News Release

Opportunistic bacterium increases its virulence by ‘poaching’ zinc and iron from hosts

Researchers at the University of São Paulo have unraveled the strategy used by Chromobacterium violaceum, a pathogen found in water and soil in tropical and subtropical regions, to increase its capacity to replicate and infect host organisms.

Peer-Reviewed Publication

Fundação de Amparo à Pesquisa do Estado de São Paulo

Researchers at the University of São Paulo (USP) in Brazil have unraveled the strategy used by the bacterium Chromobacterium violaceum to ‘poach’ zinc and iron from a host organism and use the metals to increase its virulence. The discovery offers a route for the development of novel therapies.

Found in the water and soil of tropical and subtropical regions, the bacillus is considered an opportunistic pathogen and can causes abscesses in the liver, lungs and skin, leading to severe sepsis in humans and other animals. The main symptoms are fever, abdominal pain, skin lesions, and metastatic abscesses. It is usually transmitted when wounds and lesions are exposed to contaminated water or soil.

In studies conducted at the Ribeirão Preto Medical School (FMRP-USP), and reported in three articles published between 2019 and 2021, the scientists showed that the bacterium subverts “nutritional immunity”, a process whereby the host organism’s cells make zinc and other metals unavailable to invading microorganisms.

In the latest study, published in Infection and Immunity, a journal of the American Society for Microbiology (ASM), the group shows that the zinc ion transporter ZnuABC, a protein complex, is critical to the virulence of C. violaceum and contributes to several physiological processes that depend on zinc. The investigation was conducted in partnership with Vanderbilt University, in Tennessee (USA), and was supported by FAPESP via four projects (18/01388-620/00259-817/03342-0, and 18/14737-9). 

“The three articles tell a story showing how the bacterium obtains key metals from the host in order to multiply, and how this acts as a virulence factor. The bacterium subverts the host’s nutritional immunity to gain access to metals that are essential to all organisms. Our group has pioneered the investigation of virulence factors in this bacterium,” said José Freire da Silva Neto, a professor in the Department of Cellular and Molecular Biology and Pathogenic Bioagents at FMRP-USP and principal investigator for all four projects.

Understanding this process is important to the search for novel approaches to the treatment of bacterial infections and molecules that mitigate the pathogen’s virulence. In addition, knowledge of the bacterium’s “lifestyle” can to some extent be extrapolated to others, such as Pseudomonas, which causes opportunistic infections in hospitalized patients.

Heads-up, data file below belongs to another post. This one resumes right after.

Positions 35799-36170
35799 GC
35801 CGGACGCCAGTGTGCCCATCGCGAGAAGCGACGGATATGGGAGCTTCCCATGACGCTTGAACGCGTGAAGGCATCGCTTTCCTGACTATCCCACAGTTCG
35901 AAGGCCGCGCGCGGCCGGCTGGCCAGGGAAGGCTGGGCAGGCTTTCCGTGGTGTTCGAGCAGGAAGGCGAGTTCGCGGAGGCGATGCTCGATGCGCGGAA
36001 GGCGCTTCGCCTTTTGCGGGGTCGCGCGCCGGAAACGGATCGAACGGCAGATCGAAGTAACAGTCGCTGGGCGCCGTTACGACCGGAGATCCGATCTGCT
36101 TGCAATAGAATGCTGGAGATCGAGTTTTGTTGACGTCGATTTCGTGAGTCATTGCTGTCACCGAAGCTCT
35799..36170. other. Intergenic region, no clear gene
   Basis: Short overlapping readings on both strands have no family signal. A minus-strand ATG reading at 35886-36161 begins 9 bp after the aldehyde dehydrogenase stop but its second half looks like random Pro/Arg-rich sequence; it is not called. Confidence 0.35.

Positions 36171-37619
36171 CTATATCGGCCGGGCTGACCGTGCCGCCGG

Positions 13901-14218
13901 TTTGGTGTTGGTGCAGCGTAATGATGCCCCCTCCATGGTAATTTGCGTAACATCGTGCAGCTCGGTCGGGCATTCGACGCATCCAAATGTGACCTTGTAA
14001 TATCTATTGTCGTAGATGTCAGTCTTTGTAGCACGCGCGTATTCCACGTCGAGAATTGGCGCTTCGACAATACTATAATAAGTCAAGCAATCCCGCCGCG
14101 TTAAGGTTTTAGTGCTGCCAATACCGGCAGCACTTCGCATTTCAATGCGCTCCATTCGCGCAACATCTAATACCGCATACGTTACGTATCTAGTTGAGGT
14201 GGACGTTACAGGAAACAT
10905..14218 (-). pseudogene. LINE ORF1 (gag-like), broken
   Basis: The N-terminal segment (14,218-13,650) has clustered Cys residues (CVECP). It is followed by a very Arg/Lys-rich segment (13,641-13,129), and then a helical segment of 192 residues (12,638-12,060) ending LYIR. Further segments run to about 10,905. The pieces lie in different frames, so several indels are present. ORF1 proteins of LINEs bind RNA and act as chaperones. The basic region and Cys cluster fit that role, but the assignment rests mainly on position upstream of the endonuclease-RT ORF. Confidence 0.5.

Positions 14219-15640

“It’s possible to use what we’ve discovered so far to look for molecules that act on systems involving zinc and iron, and reduce the bacterium’s virulence. If efficient uptake of the metals is blocked, it won’t be able to multiply,” Silva Neto explained.

Previous research showed that the bacterium is resistant to several antibiotics and that treatments with ciprofloxacin and meropenem were best able to control infection.

Albeit rare, infection by C. violaceum is characterized by rapid dissemination and high mortality. A compilation of data reported between 1952 and 2009 shows that 106 people were infected by the bacterium in the period. A review of clinical studies described in journal articles published in 2017 by the FMRP-USP group found more than 150 cases.

Zinc and iron uptake

In a study involving mice, the researchers showed how the bacterium uses the zinc uptake system ZnuABC to overcome the constraints on availability of the metal imposed by the host. Inhibition of ZnuABC reduced the bacterium’s virulence in the animals, and a mutant lineage with altered ZnuABC was less virulent and less able to colonize the liver, demonstrating that zinc uptake is essential to the virulence of C. violaceum.

In an article published in October 2020, in Applied and Environmental Microbiology, another ASM journal, with PhD student Renato Santos as first author, the FMRP-USP group described the role of the ferric iron uptake regulator Fur in the physiology and virulence of C. violaceum

The importance of the role played by iron was also demonstrated in another study by the group. In this case, PhD student Bianca Batista was first author. The article showed how the bacterium produces siderophores (ferric iron-binding compounds) to scavenge iron and colonize a host.


About São Paulo Research Foundation (FAPESP)

The São Paulo Research Foundation (FAPESP) is a public institution with the mission of supporting scientific research in all fields of knowledge by awarding scholarships, fellowships and grants to investigators linked with higher education and research institutions in the State of São Paulo, Brazil. FAPESP is aware that the very best research can only be done by working with the best researchers internationally. Therefore, it has established partnerships with funding agencies, higher education, private companies, and research organizations in other countries known for the quality of their research and has been encouraging scientists funded by its grants to further develop their international collaboration. You can learn more about FAPESP at and visit FAPESP news agency at to keep updated with the latest scientific breakthroughs FAPESP helps achieve through its many programs, awards and research centers. You may also subscribe to FAPESP news agency at

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